What would you want a former student to share about what he/she learned in your class ten years after having left it?

If a former student were to come back 10 years later and share what she learned in my class, I would want her to tell the class that she learned how to write and communicate effectively and that she got A’s on all of the papers she wrote in college because she followed many of the writing and editing processes she learned in my class. I hope she tells the class that literature and poetry do have a connection to the real world and that analyzing these works will help them develop critical thinking skills and gain a deeper understanding of themselves and the human condition.

Student success can be measured on an individual basis. Success can be seen in a frustrated learner who struggles, but eventually grasps a difficult text. Or success is found in a shy, but intelligent student, who musters up the courage to defend his or her view in a group discussion. Or it is in the student from a troubled home life who manages to make it to school on time and turn in his or her homework.

What are your three most important reasons for wanting to be a teacher/educator?

1. Teaching involves being an active and giving participant in the community. In my previous career as a newspaper reporter, I had to be truthful, accurate, and find out information that the public needed to know. As a teacher, I have a greater responsibility helping students find out information on their own and interpret what they find.

2. Teaching is fun. Planning and presenting lessons, and fostering a creative environment for students to learn lets me be creative in profound and surprising ways. More importantly, I help foster student creativity and give them the tools and guidance to hone their skills. No two days are ever the same. Even repeated readings of the same text bring new insights. Students never fail to surprise me with their insight and energy.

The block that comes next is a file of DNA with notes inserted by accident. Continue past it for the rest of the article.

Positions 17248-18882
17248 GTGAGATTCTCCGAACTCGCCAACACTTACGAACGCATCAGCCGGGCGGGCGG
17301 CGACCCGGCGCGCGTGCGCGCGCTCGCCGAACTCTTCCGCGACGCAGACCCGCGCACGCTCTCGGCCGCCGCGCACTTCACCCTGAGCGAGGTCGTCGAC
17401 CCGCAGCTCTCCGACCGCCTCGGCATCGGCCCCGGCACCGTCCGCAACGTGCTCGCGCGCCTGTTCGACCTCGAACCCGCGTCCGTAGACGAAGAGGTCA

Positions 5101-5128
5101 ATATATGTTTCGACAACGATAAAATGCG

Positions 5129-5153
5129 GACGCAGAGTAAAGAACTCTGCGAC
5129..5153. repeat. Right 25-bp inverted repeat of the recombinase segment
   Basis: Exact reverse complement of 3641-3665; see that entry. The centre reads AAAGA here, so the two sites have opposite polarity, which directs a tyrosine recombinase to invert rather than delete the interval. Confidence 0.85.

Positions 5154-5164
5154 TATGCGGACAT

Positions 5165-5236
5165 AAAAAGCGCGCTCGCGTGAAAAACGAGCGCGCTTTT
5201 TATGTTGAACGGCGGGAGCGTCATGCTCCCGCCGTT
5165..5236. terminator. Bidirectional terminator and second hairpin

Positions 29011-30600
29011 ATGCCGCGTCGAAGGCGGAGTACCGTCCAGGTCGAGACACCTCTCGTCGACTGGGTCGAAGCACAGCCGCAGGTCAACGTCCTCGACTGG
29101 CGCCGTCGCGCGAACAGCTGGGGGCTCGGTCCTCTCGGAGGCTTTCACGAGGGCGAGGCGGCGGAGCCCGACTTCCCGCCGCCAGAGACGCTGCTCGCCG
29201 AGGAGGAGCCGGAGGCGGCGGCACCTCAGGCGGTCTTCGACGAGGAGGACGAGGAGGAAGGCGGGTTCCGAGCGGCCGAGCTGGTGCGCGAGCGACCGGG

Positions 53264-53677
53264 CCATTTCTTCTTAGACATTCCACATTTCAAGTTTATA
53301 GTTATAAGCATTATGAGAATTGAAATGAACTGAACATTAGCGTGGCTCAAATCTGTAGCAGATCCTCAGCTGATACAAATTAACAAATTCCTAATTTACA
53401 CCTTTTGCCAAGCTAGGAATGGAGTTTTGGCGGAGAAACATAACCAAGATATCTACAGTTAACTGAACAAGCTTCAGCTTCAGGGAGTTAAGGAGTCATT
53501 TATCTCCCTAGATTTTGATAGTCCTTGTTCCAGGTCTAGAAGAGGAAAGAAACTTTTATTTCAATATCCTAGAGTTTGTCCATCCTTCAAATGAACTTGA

3. Teaching is a natural byproduct of an academic lifestyle. I have read a lot of books and written scores of articles and papers. I have expert knowledge to share based on a lifetime of experiences.

How much do you want to know about your students to be most helpful to them?

I am constantly looking for ways to make the lessons I plan relevant and interesting to my students. To do this, I listen to their conversations before class, ask about the books I see them carrying, and even ask to look at I-pod play lists. I’ve discovered that if I can reference what we are studying in class to what they are interested in, this strong connection helps reinforce content knowledge they need to know.